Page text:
More serious still is the violent crime happening both inside and outside the camps. Local women’s organizations like KOFAVIV (Komisyon Fanm Viktim pou Viktim) have reported high numbers of rapes, and both the police and MINUSTAH (The United Nations Stabilization Mission in Haiti) have asserted that gang members who escaped from prison during the earthquake have infiltrated camps. Even the authorities are falling victim to crime. In the last two months, 14 policemen have been killed, more than any number since the 2004 rebellion that forced President Jean-Bertrand Aristide from power.
As a starting point, the government should work with MINUSTAH to complete the vetting of the Haitian National Police, and begin weeding out those who are still corrupt and who did not meet standards.
Meanwhile, The Supreme Court has been without a Chief Justice since Boniface Alexandre vacated the post in 2004 to succeed Mr. Aristide as interim president, and several seats on the judiciary remain vacant. The new president must name a Chief Justice and get the Superior Judiciary Council in place to set standards and improve judiciary functioning. The prison population can also be reduced by allowing the special chambers to hear petty crime cases of those who have already spent more time in prison than the law requires for their alleged crime.
5. Put country before politics
Both Martelly and Ms. Manigat campaigned on these issues of the economy, jobs, crime, and housing. For Martelly to deliver, he must lead the nation as a whole, work constructively with a fragmented parliament, and deal effectively with unresolved political electoral grievances. The president and parliament must both show that national priorities trump personal interests. Such consensus has not been seen since the earthquake, but this is a teachable moment for the Haitian system.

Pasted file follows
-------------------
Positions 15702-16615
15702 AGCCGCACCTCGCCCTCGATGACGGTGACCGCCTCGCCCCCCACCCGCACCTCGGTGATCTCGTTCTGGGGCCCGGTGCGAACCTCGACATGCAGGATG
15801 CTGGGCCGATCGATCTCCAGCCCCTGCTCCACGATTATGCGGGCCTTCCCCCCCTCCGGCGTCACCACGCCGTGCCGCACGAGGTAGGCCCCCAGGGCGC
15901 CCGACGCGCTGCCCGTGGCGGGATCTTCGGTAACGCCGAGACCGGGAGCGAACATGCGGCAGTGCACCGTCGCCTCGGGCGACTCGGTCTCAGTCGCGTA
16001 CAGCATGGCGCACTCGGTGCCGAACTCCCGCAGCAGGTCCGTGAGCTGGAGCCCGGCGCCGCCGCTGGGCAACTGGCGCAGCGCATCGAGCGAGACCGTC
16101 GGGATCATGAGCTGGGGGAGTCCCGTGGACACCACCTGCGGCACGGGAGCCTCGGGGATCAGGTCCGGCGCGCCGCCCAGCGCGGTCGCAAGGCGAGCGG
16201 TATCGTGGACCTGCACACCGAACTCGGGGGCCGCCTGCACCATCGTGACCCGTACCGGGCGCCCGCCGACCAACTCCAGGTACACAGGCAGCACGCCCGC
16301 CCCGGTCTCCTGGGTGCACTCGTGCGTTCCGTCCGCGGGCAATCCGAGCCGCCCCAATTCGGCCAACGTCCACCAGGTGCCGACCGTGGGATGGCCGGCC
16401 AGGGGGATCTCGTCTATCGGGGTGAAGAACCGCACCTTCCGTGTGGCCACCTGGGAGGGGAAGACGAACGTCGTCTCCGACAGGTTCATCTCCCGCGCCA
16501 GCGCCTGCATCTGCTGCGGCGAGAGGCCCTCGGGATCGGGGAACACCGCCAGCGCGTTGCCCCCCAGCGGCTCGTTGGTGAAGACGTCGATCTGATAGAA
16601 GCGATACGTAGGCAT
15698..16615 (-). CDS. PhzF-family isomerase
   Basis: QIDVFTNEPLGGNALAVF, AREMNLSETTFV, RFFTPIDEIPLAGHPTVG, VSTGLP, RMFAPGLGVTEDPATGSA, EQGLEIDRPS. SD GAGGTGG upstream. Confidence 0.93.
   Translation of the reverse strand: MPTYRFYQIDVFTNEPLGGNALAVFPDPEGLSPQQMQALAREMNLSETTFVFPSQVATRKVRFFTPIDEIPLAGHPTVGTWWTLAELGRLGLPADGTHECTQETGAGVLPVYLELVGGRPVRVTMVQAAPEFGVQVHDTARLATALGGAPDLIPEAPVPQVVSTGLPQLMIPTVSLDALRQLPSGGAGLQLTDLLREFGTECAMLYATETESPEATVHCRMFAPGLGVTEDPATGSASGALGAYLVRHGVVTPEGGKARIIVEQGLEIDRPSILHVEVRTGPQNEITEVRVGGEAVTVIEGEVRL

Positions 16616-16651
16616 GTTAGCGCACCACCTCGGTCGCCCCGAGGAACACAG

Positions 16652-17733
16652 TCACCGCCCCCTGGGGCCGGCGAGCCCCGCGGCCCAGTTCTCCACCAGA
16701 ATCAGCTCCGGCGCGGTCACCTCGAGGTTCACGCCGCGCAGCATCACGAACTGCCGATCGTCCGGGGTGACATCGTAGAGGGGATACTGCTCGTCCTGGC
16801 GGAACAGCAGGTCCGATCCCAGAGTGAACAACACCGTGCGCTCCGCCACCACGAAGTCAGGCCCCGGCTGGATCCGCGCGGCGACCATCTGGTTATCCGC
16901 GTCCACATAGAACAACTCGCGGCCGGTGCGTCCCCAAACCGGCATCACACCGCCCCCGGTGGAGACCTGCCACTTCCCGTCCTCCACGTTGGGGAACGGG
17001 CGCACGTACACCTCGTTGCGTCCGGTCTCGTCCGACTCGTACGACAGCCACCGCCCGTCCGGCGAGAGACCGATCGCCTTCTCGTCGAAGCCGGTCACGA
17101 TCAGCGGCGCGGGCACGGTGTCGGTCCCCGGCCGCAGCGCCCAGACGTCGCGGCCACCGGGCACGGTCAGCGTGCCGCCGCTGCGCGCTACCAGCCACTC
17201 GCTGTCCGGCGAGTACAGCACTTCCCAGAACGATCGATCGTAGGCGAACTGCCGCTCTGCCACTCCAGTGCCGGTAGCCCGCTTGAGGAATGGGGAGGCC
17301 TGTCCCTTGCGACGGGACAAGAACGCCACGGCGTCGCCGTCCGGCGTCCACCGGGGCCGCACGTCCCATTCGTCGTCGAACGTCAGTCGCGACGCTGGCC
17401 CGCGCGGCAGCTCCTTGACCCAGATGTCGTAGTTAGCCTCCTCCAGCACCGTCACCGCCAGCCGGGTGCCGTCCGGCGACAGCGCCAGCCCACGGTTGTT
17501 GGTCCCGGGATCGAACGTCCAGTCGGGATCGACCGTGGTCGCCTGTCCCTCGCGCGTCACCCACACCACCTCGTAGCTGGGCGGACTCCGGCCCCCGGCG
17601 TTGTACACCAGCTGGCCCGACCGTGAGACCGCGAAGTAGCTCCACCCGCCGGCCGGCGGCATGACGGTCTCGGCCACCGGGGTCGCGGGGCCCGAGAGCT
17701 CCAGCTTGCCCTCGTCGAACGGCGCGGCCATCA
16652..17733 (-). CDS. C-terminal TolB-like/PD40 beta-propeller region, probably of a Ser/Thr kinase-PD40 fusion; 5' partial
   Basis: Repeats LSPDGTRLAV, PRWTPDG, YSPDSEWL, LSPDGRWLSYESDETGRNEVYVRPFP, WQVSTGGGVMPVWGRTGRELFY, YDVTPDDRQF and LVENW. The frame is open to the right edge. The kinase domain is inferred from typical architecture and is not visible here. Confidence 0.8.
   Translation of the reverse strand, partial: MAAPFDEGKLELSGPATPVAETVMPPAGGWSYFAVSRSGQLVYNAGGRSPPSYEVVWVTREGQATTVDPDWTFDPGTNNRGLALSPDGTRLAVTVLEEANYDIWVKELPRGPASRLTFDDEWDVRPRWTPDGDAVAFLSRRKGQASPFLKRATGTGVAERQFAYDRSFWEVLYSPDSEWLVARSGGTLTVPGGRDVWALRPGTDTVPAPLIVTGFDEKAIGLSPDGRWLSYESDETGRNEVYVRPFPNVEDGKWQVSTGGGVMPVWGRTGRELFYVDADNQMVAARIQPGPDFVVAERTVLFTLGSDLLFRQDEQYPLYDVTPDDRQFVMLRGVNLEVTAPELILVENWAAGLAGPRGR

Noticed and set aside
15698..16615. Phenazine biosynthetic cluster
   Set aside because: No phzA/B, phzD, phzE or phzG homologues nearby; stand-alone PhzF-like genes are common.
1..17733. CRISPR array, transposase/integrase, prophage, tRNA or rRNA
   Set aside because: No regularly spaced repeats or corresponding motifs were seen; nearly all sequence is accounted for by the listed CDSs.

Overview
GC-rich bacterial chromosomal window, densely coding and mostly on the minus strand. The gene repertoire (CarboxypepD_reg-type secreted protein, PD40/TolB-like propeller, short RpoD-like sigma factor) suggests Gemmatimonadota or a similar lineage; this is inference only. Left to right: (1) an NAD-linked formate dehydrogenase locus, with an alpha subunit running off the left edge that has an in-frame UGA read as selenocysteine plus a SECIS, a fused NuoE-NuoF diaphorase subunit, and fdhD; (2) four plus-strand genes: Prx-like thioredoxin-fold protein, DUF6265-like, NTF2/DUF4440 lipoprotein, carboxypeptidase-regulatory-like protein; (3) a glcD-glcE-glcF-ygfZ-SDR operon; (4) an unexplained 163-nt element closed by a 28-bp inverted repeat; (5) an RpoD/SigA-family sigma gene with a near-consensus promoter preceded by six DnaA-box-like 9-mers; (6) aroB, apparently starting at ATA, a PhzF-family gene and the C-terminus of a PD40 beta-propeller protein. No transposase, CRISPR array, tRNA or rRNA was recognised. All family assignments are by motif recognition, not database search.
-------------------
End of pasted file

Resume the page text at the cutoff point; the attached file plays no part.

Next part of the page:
The new government – especially Martelly – will have three initial tests of their commitment to progress. The first will be passing constitutional amendments to implement electoral reforms. The second will be to increase political space for Haitians abroad to improve their contribution to governance. The third will be selecting a prime minister capable of heading a government tasked with national reconstruction.
Six months after Haitians voted, and more than a year after the Western Hemisphere’s worst natural disaster devastated their lives, the wait for a new president is almost over. When President-elect Martelly takes the seat in the Palais National on May 14, he needs to be ready to finally deliver.
Bernice Robertson is the senior analyst for Haiti at the International Crisis Group, and Kimberly Abbott is the group’s communications director for North America.